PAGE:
Skip to main content
placeholder image

South Africa's National Credit Act: Successes (and failures) in preventing reckless and predatory lending

Journal Article


Abstract


  • South Africa is a developing country of approximately 55 million people, of which

    40 million are regarded as economically active, and fall between the ages of 15

    and 64. 1 Of this, approximately 25 per cent are unemployed, with many adults

    classified as illiterate.2 This presents opportunities for unscrupulous financial

    service providers, especially lenders, to take advantage of the large number of

    unsophisticated financial consumers in South Africa. In 2002 the South African

    Department of Trade and Industry (DTI) recognised that the situation in the

    consumer credit market was untenable. Existing legislation provided inadequate

    rules regarding disclosing the cost of credit, consumers were uneducated regarding

    financial matters ( especially when it came to understanding the concept of interest

    and fees), and there was excessive predatory behaviour among credit providers,

    who often made no attempt to establish whether consumers were in a position to

    repay their debts.3 A study conducted by the DTI in 2004 revealed that the credit

    market in South Africa, which had developed over a period of 40 years, was

    inappropriate for the development of a new democratic society, which aimed to

    cater for all its citizens. It was a market which both reflected and reinforced two separate economies in South Africa.4 On the one hand there was (and still is) a

    modem, first-world industrial, mining, agricultural, financial and services sector,

    which produces most of the country's wealth, and on the other, a third-world

    economy, in both urban and rural areas, where the majority of poor, mainly black,

    people live.5 This second economy was characterised by severe underdevelopment,

    accessing credit was difficult, the costs were extremely high, and consumer

    protection measures were limited, if not non-existent. For all these reasons, a

    fundamental restructuring of the credit market and its regulation was found to be

    necessary. 6

UOW Authors


  •   Schmulow, Andrew
  •   Woker, Tanya (external author)
  •   Van Heerden, Corlia (external author)

Publication Date


  • 2019

Citation


  • A. Schmulow, T. Woker & C. Van Heerden, 'South Africa's National Credit Act: Successes (and failures) in preventing reckless and predatory lending' (2019) 2019 (2) Journal of Business Law 122-139.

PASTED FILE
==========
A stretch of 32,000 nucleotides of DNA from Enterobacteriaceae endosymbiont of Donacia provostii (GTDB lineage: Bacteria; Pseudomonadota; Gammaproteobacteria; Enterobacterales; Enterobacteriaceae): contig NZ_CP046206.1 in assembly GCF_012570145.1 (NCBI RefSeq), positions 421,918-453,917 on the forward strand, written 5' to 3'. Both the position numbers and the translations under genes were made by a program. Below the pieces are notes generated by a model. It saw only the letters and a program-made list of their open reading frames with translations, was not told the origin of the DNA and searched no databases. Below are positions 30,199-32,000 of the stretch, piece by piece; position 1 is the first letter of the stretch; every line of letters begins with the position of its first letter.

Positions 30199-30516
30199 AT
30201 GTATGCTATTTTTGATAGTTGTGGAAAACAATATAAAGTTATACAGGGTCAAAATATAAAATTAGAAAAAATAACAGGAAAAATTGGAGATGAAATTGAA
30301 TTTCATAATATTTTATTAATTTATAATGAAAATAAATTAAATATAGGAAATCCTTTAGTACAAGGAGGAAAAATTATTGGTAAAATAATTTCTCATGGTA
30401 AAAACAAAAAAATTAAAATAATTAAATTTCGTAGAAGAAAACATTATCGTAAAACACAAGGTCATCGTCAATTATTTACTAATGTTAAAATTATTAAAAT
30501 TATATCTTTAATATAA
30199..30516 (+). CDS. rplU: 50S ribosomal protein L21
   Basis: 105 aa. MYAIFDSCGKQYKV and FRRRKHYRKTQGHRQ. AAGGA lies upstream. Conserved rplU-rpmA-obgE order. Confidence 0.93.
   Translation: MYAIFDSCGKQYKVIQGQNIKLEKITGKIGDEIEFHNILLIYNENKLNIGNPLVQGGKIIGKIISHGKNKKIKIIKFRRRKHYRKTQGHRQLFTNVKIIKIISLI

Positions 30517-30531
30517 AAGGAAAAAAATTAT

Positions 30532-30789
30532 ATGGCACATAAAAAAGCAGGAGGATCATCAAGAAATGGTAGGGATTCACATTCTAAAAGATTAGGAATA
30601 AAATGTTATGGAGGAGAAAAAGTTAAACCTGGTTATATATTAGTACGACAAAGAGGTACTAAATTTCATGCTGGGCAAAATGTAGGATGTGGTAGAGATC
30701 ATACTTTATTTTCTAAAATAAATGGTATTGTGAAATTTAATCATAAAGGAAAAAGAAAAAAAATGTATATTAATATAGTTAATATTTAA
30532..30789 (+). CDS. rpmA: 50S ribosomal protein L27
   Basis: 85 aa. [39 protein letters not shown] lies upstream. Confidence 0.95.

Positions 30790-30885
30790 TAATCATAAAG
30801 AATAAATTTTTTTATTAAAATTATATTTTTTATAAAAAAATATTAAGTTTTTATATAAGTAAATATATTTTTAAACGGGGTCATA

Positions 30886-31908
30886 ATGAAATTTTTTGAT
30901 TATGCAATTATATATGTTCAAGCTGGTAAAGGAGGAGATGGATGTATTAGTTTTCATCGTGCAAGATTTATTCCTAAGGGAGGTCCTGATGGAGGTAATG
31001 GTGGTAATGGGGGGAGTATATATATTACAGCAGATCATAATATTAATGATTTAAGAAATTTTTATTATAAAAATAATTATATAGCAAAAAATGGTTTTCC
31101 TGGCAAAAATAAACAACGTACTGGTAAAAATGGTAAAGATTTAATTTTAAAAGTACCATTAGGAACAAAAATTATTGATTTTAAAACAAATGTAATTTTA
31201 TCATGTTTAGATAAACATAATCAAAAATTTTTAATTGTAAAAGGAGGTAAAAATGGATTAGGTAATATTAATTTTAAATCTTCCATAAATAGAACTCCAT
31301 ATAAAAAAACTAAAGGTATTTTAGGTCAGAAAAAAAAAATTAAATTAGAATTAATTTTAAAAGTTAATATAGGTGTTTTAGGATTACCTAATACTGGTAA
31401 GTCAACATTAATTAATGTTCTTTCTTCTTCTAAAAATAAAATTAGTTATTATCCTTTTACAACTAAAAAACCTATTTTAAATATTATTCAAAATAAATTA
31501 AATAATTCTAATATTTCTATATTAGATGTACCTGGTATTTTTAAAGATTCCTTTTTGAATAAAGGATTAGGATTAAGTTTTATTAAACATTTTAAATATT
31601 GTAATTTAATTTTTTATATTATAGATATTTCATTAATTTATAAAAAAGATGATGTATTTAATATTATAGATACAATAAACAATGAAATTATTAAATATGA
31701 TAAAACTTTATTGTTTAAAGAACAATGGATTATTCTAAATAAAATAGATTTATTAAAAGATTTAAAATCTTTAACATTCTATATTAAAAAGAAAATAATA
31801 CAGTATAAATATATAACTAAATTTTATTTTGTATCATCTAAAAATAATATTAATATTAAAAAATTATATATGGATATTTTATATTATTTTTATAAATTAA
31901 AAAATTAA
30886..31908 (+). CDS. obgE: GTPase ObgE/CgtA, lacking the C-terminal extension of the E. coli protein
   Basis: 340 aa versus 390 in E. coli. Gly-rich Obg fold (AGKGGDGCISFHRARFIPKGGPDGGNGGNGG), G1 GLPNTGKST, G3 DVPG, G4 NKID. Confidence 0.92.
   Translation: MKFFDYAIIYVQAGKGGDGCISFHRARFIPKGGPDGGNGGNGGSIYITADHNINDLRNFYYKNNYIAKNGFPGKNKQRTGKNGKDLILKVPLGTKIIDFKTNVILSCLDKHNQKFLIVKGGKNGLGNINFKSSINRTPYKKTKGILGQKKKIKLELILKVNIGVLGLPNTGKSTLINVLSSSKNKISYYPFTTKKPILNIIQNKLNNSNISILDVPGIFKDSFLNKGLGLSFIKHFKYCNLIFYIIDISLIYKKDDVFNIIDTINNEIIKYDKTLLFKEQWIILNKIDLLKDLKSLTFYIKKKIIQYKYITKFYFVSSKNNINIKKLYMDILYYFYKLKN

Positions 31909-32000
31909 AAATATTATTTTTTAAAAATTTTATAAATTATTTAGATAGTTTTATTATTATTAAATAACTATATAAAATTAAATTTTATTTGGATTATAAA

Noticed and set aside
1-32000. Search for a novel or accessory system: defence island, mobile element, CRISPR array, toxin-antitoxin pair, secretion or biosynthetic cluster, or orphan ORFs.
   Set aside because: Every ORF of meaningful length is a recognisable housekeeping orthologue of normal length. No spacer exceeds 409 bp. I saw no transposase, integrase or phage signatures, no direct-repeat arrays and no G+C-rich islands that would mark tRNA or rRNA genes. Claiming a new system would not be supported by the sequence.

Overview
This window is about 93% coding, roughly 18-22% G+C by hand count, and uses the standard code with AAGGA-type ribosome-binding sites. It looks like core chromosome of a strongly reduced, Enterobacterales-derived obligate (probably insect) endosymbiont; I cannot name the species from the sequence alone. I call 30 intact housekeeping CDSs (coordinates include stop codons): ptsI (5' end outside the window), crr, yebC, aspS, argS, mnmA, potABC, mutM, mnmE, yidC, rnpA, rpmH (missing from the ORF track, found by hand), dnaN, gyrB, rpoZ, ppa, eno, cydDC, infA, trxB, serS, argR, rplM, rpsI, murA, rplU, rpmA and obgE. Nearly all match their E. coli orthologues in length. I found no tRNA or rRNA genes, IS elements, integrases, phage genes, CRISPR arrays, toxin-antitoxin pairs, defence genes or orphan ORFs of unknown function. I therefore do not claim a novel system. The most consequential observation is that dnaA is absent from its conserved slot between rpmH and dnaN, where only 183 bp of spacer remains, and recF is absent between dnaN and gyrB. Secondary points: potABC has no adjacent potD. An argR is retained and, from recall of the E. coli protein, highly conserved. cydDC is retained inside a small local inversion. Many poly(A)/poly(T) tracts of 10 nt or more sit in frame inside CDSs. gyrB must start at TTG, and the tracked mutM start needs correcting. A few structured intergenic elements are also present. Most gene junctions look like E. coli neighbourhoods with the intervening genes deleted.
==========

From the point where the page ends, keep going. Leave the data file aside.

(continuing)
Ro Metadata Url


  • http://ro.uow.edu.au/lhapapers/3830

Number Of Pages


  • 17

Start Page


  • 122

End Page


  • 139

Volume


  • 2019

Issue


  • 2

Place Of Publication


  • United Kingdom

Abstract


  • South Africa is a developing country of approximately 55 million people, of which

    40 million are regarded as economically active, and fall between the ages of 15

    and 64. 1 Of this, approximately 25 per cent are unemployed, with many adults

    classified as illiterate.2 This presents opportunities for unscrupulous financial

    service providers, especially lenders, to take advantage of the large number of

    unsophisticated financial consumers in South Africa. In 2002 the South African

    Department of Trade and Industry (DTI) recognised that the situation in the

    consumer credit market was untenable. Existing legislation provided inadequate

    rules regarding disclosing the cost of credit, consumers were uneducated regarding

    financial matters ( especially when it came to understanding the concept of interest

    and fees), and there was excessive predatory behaviour among credit providers,

    who often made no attempt to establish whether consumers were in a position to

    repay their debts.3 A study conducted by the DTI in 2004 revealed that the credit

    market in South Africa, which had developed over a period of 40 years, was

    inappropriate for the development of a new democratic society, which aimed to

    cater for all its citizens. It was a market which both reflected and reinforced two separate economies in South Africa.4 On the one hand there was (and still is) a

    modem, first-world industrial, mining, agricultural, financial and services sector,

    which produces most of the country's wealth, and on the other, a third-world

    economy, in both urban and rural areas, where the majority of poor, mainly black,

    people live.5 This second economy was characterised by severe underdevelopment,

    accessing credit was difficult, the costs were extremely high, and consumer

    protection measures were limited, if not non-existent. For all these reasons, a

    fundamental restructuring of the credit market and its regulation was found to be

    necessary. 6

UOW Authors


  •   Schmulow, Andrew
  •   Woker, Tanya (external author)
  •   Van Heerden, Corlia (external author)

Publication Date


  • 2019

Citation


  • A. Schmulow, T. Woker & C. Van Heerden, 'South Africa's National Credit Act: Successes (and failures) in preventing reckless and predatory lending' (2019) 2019 (2) Journal of Business Law 122-139.

Ro Metadata Url


  • http://ro.uow.edu.au/lhapapers/3830

Number Of Pages


  • 17

Start Page


  • 122

End Page


  • 139

Volume


  • 2019

Issue


  • 2

Place Of Publication


  • United Kingdom